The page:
An ancient British game called ‘town-ball’, ‘base’ or ‘base-ball’ were the forerunners of the sport of rounders. Indeed, ‘base-ball’ was both included in the first printed children’s book in 1744 and in a Surrey newspaper report of 1749 of such a pursuit in which the then Prince of Wales and Earl of Middlesex played in bad weather for several hours.

Rounders became a staple of school sports from the 1800s onwards, particularly for girls as an alternative to cricket. In 1943 a group of teachers decided it was high time for a standard set of rules to be drawn up for the benefit of county competitions, thereby giving rise to the establishment of the National Rounders Association. International matches began in the mid-1970s for adult devotees.

As a largely recreational game, any number of players can be in each of the two teams, as long as they are equal. Officially the maximum is 15 but only 9 can be fielding (any remaining wait behind the backstop as potential substitutes) and the minimum is 6 to ensure there is a bowler, backstop and sufficient fielders to cover the four ‘posts’ or whatever objects are used to mark the corners of a square around which batters must run.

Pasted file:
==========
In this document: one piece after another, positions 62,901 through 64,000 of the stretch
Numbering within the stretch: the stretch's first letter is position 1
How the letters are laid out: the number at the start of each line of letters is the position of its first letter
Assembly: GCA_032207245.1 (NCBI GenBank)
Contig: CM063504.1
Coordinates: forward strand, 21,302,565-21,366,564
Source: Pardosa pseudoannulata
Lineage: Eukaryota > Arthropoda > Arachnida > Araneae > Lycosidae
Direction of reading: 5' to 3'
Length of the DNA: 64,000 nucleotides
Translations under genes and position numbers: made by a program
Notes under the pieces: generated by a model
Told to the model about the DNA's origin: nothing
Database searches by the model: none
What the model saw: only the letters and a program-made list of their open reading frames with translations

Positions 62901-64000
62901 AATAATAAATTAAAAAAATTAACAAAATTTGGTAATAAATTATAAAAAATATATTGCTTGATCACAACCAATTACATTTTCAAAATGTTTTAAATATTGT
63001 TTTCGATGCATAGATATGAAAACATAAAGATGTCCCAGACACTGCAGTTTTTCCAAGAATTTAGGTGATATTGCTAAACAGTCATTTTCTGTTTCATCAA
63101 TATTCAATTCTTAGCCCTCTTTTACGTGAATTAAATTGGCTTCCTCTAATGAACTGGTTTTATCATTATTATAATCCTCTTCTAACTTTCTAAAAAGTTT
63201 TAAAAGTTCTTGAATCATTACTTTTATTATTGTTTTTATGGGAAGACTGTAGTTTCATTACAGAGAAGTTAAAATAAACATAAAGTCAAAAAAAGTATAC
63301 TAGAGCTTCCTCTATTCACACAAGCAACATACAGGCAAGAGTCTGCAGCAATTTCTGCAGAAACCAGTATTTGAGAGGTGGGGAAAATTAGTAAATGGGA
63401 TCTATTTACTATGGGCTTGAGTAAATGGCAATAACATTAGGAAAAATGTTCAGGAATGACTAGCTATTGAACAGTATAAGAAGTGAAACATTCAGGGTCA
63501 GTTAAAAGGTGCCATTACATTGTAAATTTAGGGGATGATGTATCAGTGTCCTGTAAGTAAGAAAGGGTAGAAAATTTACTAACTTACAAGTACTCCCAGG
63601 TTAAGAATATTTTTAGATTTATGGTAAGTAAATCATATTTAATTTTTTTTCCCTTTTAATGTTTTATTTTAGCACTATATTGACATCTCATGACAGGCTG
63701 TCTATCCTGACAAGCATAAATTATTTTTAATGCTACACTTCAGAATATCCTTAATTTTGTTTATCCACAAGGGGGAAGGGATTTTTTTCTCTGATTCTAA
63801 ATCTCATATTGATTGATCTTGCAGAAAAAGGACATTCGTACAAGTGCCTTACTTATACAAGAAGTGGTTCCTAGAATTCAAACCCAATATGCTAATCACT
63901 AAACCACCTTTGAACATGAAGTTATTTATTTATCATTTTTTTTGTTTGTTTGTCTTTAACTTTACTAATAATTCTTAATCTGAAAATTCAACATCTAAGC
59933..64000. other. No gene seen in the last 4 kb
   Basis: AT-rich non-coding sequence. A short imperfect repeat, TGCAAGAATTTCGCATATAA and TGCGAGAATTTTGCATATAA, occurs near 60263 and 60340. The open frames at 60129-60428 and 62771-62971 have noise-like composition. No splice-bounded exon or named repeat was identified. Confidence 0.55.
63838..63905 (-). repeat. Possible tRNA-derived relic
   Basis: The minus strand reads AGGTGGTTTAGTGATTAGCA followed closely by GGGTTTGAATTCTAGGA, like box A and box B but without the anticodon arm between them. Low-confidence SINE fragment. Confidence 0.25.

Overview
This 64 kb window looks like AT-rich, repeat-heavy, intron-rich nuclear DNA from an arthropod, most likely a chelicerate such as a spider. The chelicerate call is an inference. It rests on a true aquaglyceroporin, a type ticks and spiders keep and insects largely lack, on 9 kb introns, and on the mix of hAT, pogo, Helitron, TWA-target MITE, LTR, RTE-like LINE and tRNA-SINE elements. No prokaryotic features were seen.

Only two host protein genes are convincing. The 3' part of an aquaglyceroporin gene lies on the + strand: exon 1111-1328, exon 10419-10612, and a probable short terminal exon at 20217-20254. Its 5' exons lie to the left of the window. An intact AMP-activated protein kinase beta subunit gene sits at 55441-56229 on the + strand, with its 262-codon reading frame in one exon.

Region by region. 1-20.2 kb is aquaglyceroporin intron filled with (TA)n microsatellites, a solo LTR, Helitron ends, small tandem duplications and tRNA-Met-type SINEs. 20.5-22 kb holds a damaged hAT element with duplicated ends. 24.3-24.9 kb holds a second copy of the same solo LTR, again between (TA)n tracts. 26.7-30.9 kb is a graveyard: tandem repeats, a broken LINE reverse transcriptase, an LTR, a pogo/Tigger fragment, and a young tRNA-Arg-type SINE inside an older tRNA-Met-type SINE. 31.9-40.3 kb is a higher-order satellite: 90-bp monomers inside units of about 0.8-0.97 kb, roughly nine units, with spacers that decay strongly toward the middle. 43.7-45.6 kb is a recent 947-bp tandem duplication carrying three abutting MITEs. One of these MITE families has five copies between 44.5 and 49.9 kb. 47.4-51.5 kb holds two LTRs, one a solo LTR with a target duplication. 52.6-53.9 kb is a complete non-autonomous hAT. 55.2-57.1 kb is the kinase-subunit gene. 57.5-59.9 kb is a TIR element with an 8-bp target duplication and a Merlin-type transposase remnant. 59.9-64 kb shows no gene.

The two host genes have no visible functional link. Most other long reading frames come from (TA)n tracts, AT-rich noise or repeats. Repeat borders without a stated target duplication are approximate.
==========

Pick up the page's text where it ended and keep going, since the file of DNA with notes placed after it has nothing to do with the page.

(Top image: Mike Finn at / CC BY 2.0)

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